Since each roll of microfilm contains thousands of tiny images of the original pages of a document, you'll need a microfilm reader to magnify the images enough to read them. The UC Berkeley Newspapers and Microforms Department (40 Doe Library) has machines that read, print, and scan images from microfilm and microfiche.

Microfilm and microfiche owned by the UC Berkeley Libraries can be found through OskiCat; use Advanced Keyword Search to limit your search to "All Microforms." In the News/Micro collection, microfilm rolls and microfiche cards are shelved with their own numbering system; click here for a PDF of the collection's floorplan.

Primary Source Microfilm Collections in U.S. History

Abolition and Emancipation. Marlborough, Eng.: Adam Matthew Publications, 1996.
MICROFILM 77764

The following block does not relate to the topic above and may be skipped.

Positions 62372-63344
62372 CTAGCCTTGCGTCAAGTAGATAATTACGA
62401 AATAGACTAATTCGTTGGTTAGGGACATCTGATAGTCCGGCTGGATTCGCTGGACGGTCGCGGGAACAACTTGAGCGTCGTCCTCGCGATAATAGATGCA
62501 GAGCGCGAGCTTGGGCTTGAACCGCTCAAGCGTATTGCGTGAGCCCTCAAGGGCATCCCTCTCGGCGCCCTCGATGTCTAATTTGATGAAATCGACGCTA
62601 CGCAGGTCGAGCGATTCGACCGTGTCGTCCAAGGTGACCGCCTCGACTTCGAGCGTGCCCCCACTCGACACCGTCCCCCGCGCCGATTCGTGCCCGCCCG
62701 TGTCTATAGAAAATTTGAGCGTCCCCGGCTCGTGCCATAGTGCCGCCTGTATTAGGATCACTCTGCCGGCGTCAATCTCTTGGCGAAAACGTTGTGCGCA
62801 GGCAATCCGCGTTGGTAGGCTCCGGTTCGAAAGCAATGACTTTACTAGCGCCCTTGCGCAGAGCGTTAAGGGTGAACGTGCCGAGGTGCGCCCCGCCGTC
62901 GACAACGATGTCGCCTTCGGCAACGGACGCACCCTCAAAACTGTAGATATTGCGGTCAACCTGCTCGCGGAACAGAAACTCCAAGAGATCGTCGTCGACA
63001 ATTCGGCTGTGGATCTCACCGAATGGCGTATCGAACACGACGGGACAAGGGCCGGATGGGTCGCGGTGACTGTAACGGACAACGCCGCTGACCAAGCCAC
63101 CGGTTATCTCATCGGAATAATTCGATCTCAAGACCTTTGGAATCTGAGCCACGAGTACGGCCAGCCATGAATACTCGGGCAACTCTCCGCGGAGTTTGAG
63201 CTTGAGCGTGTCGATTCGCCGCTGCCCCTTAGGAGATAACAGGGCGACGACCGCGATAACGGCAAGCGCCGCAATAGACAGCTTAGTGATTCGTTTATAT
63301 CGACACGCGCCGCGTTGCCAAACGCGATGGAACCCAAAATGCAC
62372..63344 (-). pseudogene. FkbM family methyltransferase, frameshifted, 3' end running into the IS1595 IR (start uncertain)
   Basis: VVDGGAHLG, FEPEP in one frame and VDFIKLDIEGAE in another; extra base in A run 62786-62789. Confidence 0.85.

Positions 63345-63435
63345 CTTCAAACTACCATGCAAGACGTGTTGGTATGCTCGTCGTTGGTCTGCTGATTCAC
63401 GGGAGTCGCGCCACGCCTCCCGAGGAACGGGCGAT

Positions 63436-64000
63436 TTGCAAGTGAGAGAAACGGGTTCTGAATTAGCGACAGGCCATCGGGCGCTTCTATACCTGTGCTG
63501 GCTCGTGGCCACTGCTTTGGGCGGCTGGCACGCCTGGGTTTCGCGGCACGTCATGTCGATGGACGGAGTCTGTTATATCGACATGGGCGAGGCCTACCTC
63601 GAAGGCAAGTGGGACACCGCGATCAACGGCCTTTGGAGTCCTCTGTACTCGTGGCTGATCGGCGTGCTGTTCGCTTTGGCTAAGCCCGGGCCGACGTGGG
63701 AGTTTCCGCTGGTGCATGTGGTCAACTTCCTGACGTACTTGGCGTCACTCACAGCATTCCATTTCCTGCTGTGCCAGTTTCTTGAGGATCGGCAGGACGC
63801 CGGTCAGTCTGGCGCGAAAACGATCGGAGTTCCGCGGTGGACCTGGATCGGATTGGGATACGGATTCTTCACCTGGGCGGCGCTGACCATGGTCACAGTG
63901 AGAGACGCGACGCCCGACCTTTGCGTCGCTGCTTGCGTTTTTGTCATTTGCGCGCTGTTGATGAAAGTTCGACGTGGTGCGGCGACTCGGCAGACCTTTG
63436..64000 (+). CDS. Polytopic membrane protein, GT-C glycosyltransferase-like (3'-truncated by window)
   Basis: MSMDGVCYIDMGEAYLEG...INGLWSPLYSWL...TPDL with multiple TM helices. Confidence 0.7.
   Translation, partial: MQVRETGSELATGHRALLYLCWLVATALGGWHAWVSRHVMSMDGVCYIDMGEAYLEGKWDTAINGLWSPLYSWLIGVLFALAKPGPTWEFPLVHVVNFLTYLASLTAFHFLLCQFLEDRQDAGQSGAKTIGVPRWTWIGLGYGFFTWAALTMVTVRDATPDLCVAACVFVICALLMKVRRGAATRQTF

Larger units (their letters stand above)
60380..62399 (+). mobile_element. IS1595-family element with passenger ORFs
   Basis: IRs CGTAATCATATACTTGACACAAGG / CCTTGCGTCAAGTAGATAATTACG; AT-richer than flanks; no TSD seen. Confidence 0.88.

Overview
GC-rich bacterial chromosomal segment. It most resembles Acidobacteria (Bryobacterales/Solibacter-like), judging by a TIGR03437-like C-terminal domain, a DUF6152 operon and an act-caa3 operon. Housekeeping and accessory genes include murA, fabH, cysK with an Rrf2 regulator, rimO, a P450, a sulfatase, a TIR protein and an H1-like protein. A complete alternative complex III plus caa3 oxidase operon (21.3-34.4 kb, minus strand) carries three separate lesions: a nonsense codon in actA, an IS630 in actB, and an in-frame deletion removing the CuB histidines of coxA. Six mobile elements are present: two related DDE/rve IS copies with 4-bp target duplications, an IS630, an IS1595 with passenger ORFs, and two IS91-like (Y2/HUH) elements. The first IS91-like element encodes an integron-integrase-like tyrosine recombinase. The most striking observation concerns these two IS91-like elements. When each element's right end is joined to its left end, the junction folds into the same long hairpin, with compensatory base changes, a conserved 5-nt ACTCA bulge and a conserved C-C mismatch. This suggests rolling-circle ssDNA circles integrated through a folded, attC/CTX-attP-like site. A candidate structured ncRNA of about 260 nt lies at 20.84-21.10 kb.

Guide: MICROFILM 77764.guide
Part 1: Papers of Thomas Clarkson, William Lloyd Garrison, Zachary Macaulay, Harriet Martineau, Harriet Beecher Stowe & William Wilberforce from the Huntington Library; Part 4: The Granville Sharp Papers from Gloucestershire Record Office.

Advice Literature in America. Marlborough, Eng.: Adam Matthew Publications, 2001.
MICROFILM 78513
Guide: MICROFILM 78513.guide
Part I: The Schlesinger Collection of Etiquette and Advice Books;
Radcliffe Institute for Advanced Study, Harvard University.

America, 1935-1946: The photographs of the U. S. Department of Agriculture, Farm Security Administration, and the U.S. Office of War Information.
Cambridge, England : Chadwyck-Healey ; Teaneck, N.J: Somerset House, 1980.
MICROFICHE 28570
Guide: MICROFICHE 28570.guide

American Immigrant Autobiographies: Manuscript Autobiographies from the Immigration History Research Center, University of Minnesota. Frederick, MD: UPA, c1989.
MICROFILM 71258
Guide: MICROFILM 71258 guide

American Women's Diaries: Southern Women 19th Century .
New Canaan, CT : Readex, [1988-1990].
MICROFILM.77628
Guide: MICROFILM.77628.guide

American Women's Diaries: Western Women. New Canaan, CT: Readex, [1991].